Description: “This article focuses on the big question of what it means to be ready for calculus; it also explores the role of the middle school curriculum in preparing students to study calculus later.” Specific to CMP, this article cites the bike shop problems from Variables and Patterns and finite difference problem(s) in Frogs, Fleas, and Painted Cubes as examples of middle school tasks that give students opportunities to think about rates of change, exposure to which may help students prepare for similar ideas in calculus.
Edwards, C. M., & Townsend, B. E. (2012). Diary of change: Shifting mathematical philosophies. Mathematics Teaching in the Middle School, 18(3), 174-179.
Friel, S. N. & O’Connor, W. T. (1999). Sticks to the roof of your mouth? Mathematics Teaching in the Middle School, 4(6), 404–11.
ABSTRACT: Part of a special issue on teaching and learning the concepts of data and chance in the middle school. An activity that involves students comparing data sets by using data about 37 brands of peanut butter and their quality ratings is presented. The testing of the peanut butter, the graphing of the data, the determination of outliers, and the extension of the data analysis are discussed.
Grandau, L., & Stephens, A. C. (2006). Algebraic thinking and geometry. Mathematics Teaching in the Middle School, 11(7), 344–349.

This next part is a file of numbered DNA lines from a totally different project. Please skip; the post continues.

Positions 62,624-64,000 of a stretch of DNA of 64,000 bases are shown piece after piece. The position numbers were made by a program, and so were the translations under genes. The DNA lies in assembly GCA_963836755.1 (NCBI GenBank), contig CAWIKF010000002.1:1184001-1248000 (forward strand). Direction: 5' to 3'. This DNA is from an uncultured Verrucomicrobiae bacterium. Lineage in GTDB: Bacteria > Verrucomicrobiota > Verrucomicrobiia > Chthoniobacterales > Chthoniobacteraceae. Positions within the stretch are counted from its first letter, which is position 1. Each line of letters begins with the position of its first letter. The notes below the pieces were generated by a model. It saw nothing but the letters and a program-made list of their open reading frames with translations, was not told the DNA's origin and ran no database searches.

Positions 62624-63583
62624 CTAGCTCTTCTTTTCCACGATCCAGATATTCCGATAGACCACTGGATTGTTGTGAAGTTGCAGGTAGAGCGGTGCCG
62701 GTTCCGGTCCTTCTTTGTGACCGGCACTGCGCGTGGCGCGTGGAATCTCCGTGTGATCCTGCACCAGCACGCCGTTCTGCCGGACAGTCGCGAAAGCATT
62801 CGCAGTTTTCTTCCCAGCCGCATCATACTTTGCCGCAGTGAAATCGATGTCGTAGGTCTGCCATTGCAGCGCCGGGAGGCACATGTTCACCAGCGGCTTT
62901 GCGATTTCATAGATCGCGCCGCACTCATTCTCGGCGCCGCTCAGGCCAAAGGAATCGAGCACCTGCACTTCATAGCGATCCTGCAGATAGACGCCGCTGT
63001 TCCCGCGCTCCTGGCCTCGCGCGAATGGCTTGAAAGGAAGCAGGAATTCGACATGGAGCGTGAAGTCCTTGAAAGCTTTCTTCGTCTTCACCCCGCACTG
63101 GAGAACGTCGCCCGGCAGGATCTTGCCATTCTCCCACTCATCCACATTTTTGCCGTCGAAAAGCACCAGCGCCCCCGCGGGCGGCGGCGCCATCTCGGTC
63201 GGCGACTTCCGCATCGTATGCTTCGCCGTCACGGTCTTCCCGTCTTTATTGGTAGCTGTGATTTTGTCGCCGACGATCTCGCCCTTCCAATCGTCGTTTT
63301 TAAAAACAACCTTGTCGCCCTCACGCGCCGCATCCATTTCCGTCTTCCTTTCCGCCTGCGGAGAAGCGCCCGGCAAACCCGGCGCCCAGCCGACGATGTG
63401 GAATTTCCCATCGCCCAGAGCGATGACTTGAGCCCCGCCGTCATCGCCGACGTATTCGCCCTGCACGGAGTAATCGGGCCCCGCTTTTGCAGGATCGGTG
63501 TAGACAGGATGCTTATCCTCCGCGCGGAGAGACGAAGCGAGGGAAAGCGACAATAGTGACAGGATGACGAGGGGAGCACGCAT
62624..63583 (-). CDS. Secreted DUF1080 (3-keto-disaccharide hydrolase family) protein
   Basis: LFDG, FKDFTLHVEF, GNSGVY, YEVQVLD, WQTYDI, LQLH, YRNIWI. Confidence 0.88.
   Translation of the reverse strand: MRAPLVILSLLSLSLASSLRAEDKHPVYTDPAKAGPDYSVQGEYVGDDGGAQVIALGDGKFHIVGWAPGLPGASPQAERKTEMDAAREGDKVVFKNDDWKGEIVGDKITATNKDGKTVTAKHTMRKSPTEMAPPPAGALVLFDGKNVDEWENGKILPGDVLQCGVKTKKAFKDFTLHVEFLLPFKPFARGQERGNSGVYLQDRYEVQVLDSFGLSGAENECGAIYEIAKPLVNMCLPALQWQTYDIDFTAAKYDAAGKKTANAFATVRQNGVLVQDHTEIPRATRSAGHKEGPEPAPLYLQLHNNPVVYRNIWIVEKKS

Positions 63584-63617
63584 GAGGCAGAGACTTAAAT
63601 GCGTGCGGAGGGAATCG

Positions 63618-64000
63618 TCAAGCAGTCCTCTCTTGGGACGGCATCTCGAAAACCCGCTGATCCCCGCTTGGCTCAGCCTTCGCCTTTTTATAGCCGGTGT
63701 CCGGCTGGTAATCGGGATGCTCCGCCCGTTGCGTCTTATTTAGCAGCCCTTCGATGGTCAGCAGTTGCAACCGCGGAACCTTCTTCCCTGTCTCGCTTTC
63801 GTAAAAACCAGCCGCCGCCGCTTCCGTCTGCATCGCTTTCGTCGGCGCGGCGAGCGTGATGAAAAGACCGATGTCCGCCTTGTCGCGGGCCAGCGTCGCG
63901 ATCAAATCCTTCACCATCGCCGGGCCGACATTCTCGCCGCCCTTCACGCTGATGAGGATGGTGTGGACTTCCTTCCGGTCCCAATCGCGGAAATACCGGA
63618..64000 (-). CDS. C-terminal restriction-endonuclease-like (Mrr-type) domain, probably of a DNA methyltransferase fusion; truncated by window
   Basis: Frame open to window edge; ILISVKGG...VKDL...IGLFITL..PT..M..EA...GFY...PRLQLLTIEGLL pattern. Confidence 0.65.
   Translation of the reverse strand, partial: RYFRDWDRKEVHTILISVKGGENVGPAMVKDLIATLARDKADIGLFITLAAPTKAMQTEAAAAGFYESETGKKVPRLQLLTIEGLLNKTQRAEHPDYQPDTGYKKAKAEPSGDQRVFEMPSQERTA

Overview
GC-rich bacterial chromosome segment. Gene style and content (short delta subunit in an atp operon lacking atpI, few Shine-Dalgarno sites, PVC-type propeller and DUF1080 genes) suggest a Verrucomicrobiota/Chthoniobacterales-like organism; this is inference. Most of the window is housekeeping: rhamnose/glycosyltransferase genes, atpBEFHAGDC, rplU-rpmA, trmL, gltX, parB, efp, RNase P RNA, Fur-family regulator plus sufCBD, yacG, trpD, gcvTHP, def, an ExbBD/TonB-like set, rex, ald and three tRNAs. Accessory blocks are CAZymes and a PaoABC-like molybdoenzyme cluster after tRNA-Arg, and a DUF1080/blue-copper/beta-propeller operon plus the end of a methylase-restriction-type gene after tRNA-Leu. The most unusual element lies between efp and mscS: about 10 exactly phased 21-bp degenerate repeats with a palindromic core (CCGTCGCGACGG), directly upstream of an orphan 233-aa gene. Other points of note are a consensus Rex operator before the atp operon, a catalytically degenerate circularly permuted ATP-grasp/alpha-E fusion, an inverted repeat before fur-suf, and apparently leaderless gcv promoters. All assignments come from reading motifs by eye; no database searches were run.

ABSTRACT: This article describes how two middle school teachers incorporated algebraic thinking into their textbook-based geometry lessons. One teacher embedded algebraic concepts within an existing textbook lesson while the other teacher elicited algebraic thinking by extending a textbook lesson.
Herbel-Eisenmann, B. A. (2002). Using student contributions and multiple representations to develop mathematical language. Mathematics Teaching in the Middle School, 8(2), 100-105.
ABSTRACT: Describes a way to introduce and use mathematical language as an alternative to using vocabulary lists to introduce students to mathematical language in mathematics classrooms. Draws on multiple representations and student language.
Herron-Thorpe, F. L., Olson, J. C., & Davis, D. (2010). Shrinking your class. Mathematics Teaching in the Middle School, 15(7), 386-391.
Huntley, Mary Ann. (2008). A framework for analyzing differences across mathematics curricula. National Council of Supervisors of Mathematics Journal, 10(2), 10-27.
Jackson, K. J., Shahan, E. C., Gibbons, L. K., & Cobb, P. (2012). Launching complex tasks. Mathematics Teaching in the Middle School, 18(1), 24-29.
Keiser, J. M. (2000). The role of definition. Mathematics Teaching in the Middle School, 5(8), 506–511.
ABSTRACT: The writer examines the role that mathematical definitions can play in the middle grades math classroom, focusing on the concept of angle as it was introduced to sixth-grade students.
Keiser, J. M. (2010). Shifting our computational focus. Mathematics Teaching in the Middle School, 16(4), 216-223.